Understanding International Policy
on HIV and Breastfeeding:
a comprehensive resource



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January 2013 — "Understanding International Policy on HIV and Breastfeeding: a comprehensive resource" is a resource which aims to clarify the confusion which has arisen during the last decade due to changing HIV and infant feeding guidance. The resource is intended for policy-makers, breastfeeding advocates, national breastfeeding committees, public health advocates, women's health activists and others working in the community.

The resource also summarises up-to-date scientific evidence as at the end of 2012. Research emerging between WHO's 2006 and 2010 guidance documents showed conclusively that maternal/infant ARV regimens during pregnancy and breastfeeding greatly reduce vertical transmission of HIV; and that exclusive and continued breastfeeding significantly improves overall HIV-free survival.

A HIV Kit of an overview of infant feeding in the context of HIV. There are six sections, with information, issues to think about and to discuss, actions to take, and contacts for further resources.

  About
SECTION 1 Introduction
SECTION 2 The global HIV pandemic and how it affects women and children
SECTION 3 Interventions to maximise mother and child health and survival
SECTION 4 Counselling HIV-positive mothers about how to feed their babies
using current HIV and infant feeding recommendations
SECTION 5 Chronology and evolution of HIV & Infant Feeding policy
SECTION 6 Glossary, definitions and further resources
 

The Lancet Breastfeeding SeriesThe Lancet Breastfeeding Series - January 28, 2016

With a substantial development of research and findings for breastfeeding over the past three decades, we are now able to expand on the health benefits for both women and children across the globe. The two papers in this Series will describe past and current global trends of breastfeeding, its short and long-term health consequences for the mother and child, the impact of investment in breastfeeding, and the determinants of breastfeeding and the effectiveness of promotion interventions.

New Research Shows That Breastfeeding Matters Everywhere and Could Save Millions of Lives and Dollars
"Political commitment and investment in breastfeeding by governments, donors, employers and civil society is urgently needed to ensure the health of women and children and to shape a more sustainable future for all. UNICEF and the World Health Organization, in partnership with close to 20 organizations, are leading the charge to mobilize global action to raise political and financial investment to support breastfeeding. Together, we are working to remove barriers to breastfeeding and to give women the tools they need to make informed decisions to ensure their health and the health of their children for generations come."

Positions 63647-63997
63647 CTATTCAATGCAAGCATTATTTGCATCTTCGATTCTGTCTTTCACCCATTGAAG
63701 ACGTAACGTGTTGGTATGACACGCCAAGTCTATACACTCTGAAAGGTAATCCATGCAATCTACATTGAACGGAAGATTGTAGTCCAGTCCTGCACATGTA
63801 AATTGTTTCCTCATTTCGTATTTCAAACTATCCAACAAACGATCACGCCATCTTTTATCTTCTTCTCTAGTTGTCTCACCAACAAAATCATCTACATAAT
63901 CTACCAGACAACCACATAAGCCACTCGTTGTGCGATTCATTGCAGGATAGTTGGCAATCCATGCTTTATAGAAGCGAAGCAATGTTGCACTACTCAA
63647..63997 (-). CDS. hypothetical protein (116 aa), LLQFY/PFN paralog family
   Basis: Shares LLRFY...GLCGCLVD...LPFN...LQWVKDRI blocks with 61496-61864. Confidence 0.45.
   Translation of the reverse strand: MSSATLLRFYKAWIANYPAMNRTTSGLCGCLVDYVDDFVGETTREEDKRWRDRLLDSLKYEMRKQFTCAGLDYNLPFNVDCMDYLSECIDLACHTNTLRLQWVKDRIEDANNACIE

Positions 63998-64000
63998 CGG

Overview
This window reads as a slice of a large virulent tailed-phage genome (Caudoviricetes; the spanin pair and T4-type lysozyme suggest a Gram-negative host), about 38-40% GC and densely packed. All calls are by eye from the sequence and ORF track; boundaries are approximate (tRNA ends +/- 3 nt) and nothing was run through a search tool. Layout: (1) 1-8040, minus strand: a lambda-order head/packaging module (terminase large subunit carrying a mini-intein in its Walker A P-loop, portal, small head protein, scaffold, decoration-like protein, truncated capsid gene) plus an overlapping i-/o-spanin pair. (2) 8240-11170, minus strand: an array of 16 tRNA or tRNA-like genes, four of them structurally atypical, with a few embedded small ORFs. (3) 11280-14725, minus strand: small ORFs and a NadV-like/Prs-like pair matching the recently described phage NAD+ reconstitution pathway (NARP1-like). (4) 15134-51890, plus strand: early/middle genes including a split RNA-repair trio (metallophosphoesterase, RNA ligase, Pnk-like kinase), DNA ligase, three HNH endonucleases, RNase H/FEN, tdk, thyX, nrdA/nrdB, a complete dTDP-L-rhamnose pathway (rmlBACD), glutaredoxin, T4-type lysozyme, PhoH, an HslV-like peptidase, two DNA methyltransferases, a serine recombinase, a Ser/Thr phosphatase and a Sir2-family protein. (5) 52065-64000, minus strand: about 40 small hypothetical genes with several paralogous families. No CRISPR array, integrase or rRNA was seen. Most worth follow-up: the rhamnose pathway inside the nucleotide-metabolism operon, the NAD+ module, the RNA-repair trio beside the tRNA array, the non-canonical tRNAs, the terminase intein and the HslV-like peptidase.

Werner Schultink, Chief of Nutrition at UNICEF

Breastfeeding saves lives and it’s time for action


Infant Feeding Support for Refugee ChildrenInfant Feeding Support for Refugee Children – #SafelyFed   Infant Feeding Support for Refugee Children

Infant Feeding Support for Refugee Children is a group of mothers and other interested people, working as volunteers, to gather and co-ordinate support for the infants (newborns to age two years old and beyond) fleeing war and thus caught in the refugee crisis.  As a group we support the WHO recommendations on Infant Feeding whereby milk, preferably mother’s milk, should be the only food given for the first six months and milk feed should be offered freely for a minimum of two years.

Goals:
  • support mother & infant
  • educate, train & support volunteers
  • educate public
  • support IYCF-E aligned groups to fundraise


Back to the Future on HIV and Breastfeeding: The findings that transformed policy


GOLD Lactation & Breastfeeding Conference would like to share this invaluable presentation given by Pamela Morrison, IBCLC during our GOLD Lactation Online Conference in 2013.

Pamela explores the research that influenced HIV and infant feeding policy. She describes a journey spanning promotion of maternal infant feeding choice in the face of an uncertain outcome to a clear recommendation based on up-to-date evidence about child-survival. Twenty-five years later breastfeeding enjoys a renewed endorsement regardless of a mother's HIV-status.

This presentation is being made available in commemoration of World Aids Day. We hope you enjoy this captivating information.


HIV and breastfeeding: the unfolding evidence
by Pamela Morrison & Zoe Faulkner - Essentially MIDIRS vol 5, no 11, December/January 2015

"Global infant feeding recommendations in the presence of the Human Immunodeficiency Virus (HIV) made an abrupt about-turn in 2009. While replacement feeding was previously promoted to prevent postpartum HIV transmission, global guidance now recommends a return to breastfeeding as the most effective strategy to enhance overall child survival. » more

World Alliance for Breastfeeding Action (WABA)
 

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